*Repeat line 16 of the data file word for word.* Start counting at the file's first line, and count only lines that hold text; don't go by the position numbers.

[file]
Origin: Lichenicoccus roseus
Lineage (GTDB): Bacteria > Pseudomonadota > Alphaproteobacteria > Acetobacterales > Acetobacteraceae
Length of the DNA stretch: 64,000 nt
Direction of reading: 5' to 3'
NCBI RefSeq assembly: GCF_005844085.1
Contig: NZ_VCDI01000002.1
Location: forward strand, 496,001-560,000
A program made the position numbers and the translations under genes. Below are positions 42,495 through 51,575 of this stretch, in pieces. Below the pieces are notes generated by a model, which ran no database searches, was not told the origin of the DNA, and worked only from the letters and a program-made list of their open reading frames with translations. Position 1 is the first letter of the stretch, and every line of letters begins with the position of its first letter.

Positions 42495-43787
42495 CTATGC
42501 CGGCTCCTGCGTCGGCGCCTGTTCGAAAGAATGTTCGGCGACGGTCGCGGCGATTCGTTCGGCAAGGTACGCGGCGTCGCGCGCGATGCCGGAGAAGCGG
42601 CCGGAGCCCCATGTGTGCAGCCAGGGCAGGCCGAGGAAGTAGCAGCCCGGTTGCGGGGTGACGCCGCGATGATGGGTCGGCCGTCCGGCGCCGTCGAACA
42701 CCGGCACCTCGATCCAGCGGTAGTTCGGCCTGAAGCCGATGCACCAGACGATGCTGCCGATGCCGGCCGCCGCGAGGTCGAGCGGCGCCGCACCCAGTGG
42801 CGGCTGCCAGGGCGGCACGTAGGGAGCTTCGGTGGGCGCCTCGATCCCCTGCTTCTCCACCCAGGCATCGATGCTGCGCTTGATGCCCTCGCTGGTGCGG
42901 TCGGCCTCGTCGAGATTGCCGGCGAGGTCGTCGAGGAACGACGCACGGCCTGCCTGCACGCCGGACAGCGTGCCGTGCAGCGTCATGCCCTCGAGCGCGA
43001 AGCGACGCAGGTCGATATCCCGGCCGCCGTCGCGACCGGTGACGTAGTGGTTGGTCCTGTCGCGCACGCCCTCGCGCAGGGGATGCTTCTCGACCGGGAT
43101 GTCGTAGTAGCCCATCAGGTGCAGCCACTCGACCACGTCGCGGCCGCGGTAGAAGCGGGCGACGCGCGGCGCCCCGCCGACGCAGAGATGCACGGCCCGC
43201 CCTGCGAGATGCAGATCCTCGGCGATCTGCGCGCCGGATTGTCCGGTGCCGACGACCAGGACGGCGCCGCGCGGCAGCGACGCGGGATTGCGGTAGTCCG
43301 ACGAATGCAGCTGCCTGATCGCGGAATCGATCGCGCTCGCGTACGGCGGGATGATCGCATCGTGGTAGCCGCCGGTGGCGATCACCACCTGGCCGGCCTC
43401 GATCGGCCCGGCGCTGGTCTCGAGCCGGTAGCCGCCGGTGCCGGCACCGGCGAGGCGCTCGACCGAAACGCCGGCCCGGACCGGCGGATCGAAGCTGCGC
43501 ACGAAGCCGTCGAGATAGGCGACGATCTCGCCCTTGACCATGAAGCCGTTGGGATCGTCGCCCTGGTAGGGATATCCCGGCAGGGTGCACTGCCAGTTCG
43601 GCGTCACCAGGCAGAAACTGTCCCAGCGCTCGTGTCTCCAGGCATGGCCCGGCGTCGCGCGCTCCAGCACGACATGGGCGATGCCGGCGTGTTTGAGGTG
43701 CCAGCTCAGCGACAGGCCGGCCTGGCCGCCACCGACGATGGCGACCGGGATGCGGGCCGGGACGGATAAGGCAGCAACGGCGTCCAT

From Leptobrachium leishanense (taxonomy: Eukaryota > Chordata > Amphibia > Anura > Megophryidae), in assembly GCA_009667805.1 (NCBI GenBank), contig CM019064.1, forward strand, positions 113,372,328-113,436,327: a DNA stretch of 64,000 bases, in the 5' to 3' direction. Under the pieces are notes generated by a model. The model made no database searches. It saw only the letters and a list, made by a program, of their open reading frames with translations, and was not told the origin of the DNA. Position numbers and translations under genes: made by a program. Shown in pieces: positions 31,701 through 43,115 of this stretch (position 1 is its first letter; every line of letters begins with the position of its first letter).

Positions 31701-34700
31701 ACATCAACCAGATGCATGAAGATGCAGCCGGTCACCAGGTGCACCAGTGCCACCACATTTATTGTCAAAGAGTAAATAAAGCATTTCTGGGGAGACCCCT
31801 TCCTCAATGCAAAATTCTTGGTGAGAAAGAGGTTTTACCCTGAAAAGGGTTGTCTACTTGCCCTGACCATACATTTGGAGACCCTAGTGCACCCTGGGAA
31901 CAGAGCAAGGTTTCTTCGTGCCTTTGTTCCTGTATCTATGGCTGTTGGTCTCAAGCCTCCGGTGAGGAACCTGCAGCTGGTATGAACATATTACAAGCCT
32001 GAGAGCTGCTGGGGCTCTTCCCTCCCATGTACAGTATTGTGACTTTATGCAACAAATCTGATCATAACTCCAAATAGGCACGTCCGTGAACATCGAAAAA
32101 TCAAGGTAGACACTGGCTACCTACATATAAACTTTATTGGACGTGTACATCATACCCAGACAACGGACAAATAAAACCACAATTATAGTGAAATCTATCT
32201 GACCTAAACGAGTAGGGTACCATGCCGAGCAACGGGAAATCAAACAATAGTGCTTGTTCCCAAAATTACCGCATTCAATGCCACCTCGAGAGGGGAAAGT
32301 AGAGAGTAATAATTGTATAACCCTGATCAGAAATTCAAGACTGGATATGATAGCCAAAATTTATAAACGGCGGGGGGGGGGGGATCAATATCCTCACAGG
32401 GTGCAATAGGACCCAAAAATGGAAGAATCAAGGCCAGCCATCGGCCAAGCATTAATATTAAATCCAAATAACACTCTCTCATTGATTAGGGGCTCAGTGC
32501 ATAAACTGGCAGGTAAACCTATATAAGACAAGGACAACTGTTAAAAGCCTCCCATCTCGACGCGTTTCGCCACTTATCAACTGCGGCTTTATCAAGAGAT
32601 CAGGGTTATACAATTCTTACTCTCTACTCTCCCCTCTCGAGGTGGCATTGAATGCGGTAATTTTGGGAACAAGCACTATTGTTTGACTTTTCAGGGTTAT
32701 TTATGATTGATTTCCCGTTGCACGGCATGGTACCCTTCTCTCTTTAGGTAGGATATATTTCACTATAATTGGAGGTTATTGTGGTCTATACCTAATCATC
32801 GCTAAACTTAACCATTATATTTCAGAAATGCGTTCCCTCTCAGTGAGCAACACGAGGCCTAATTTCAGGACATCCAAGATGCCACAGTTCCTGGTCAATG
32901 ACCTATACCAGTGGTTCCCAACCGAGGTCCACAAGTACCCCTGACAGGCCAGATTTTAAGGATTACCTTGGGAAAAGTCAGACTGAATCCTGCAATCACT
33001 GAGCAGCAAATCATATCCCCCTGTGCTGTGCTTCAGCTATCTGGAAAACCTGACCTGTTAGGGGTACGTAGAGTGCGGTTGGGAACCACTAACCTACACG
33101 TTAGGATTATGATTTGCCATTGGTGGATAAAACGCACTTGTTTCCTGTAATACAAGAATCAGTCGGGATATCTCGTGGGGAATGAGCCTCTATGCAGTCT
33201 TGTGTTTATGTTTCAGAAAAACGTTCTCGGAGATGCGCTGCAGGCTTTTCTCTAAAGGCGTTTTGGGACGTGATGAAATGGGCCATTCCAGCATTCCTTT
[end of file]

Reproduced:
43001 AGCGACGCAGGTCGATATCCCGGCCGCCGTCGCGACCGGTGACGTAGTGGTTGGTCCTGTCGCGCACGCCCTCGCGCAGGGGATGCTTCTCGACCGGGAT